ENJOYING THE SUN AND SURF
All along California’s coast large numbers of residents and visitors enjoy shore-based and on-water non-consumptive recreational activities that include beach-going, diving, kayaking, and wildlife viewing. One goal of MPAs is to increase recreational, study, and educational opportunities in ways that are consistent with the protection of biodiversity.
LINKING HUMAN USE WITH ECOLOGICAL IMPACTS
MPA monitoring has been designed to assess both the effects of non-consumptive uses on MPAs and ecosystems, and inversely, the effects of MPAs on non-consumptive uses. Many non-consumptive uses are closely tied to trends in marine ecosystems and economic circumstances to natural environmental conditions, such as weather. Given the diversity of non-consumptive use types, the effects of MPA implementations naturally vary with type and by region. In turn, integrated analyses are needed to examine the effects of multiple system drivers and influences in order to reveal MPA-related changes in patterns of non-consumptive uses, revealing patterns occurring on local scales (e.g., access points or ports), within individual MPAs, and across the region.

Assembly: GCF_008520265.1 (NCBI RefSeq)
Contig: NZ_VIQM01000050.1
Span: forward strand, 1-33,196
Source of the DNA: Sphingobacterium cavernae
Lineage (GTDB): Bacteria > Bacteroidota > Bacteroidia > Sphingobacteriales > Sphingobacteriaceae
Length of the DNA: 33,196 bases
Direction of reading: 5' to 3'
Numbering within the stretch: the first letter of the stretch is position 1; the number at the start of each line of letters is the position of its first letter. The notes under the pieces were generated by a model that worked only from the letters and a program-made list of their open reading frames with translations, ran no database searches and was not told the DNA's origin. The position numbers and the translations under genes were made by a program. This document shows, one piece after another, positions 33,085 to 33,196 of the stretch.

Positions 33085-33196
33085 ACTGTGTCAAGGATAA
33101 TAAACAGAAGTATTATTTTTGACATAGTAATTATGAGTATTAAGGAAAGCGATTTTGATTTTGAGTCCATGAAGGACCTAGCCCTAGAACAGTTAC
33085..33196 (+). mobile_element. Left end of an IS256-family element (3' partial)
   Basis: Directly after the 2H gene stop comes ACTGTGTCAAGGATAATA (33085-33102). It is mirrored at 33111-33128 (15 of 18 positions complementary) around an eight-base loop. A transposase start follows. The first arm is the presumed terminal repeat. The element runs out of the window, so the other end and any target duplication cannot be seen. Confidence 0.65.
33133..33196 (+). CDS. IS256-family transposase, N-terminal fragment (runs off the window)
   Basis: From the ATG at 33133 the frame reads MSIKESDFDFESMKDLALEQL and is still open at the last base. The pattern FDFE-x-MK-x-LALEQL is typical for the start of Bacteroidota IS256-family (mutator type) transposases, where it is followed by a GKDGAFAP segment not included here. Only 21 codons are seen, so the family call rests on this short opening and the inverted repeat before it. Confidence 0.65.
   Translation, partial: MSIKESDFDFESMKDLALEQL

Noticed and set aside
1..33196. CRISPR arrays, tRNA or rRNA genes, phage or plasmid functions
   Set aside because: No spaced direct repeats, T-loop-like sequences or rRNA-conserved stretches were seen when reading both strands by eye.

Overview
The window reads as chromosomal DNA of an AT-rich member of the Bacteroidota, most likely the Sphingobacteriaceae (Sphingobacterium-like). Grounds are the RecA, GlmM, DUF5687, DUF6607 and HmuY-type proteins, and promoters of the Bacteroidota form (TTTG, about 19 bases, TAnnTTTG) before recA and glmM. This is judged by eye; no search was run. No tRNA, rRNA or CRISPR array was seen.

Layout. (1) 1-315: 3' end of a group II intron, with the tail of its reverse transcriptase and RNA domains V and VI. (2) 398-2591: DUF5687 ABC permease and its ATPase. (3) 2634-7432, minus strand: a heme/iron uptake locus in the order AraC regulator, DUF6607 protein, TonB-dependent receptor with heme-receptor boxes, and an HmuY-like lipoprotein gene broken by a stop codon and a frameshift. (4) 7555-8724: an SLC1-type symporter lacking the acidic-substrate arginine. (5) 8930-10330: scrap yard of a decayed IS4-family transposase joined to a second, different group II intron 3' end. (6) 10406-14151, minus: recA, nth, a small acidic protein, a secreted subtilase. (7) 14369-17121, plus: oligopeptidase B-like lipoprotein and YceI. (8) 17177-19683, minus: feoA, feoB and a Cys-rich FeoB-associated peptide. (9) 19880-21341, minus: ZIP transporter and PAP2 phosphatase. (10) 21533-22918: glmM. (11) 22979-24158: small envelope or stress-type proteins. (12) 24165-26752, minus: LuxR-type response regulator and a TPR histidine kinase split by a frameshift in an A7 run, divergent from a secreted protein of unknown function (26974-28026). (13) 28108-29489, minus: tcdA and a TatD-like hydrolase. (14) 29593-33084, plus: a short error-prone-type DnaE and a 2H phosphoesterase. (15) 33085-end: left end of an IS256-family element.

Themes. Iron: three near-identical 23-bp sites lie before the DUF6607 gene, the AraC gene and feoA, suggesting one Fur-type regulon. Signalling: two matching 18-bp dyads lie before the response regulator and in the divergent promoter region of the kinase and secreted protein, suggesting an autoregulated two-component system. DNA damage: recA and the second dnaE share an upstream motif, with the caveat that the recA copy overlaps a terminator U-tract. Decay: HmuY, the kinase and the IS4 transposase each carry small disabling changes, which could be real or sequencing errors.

Illegal non-consumptive activities can be a challenge, particularly for coastal MPAs that feature accessible populations of charismatic wildlife. MPA monitoring needs to consider and detect the effects of such activities.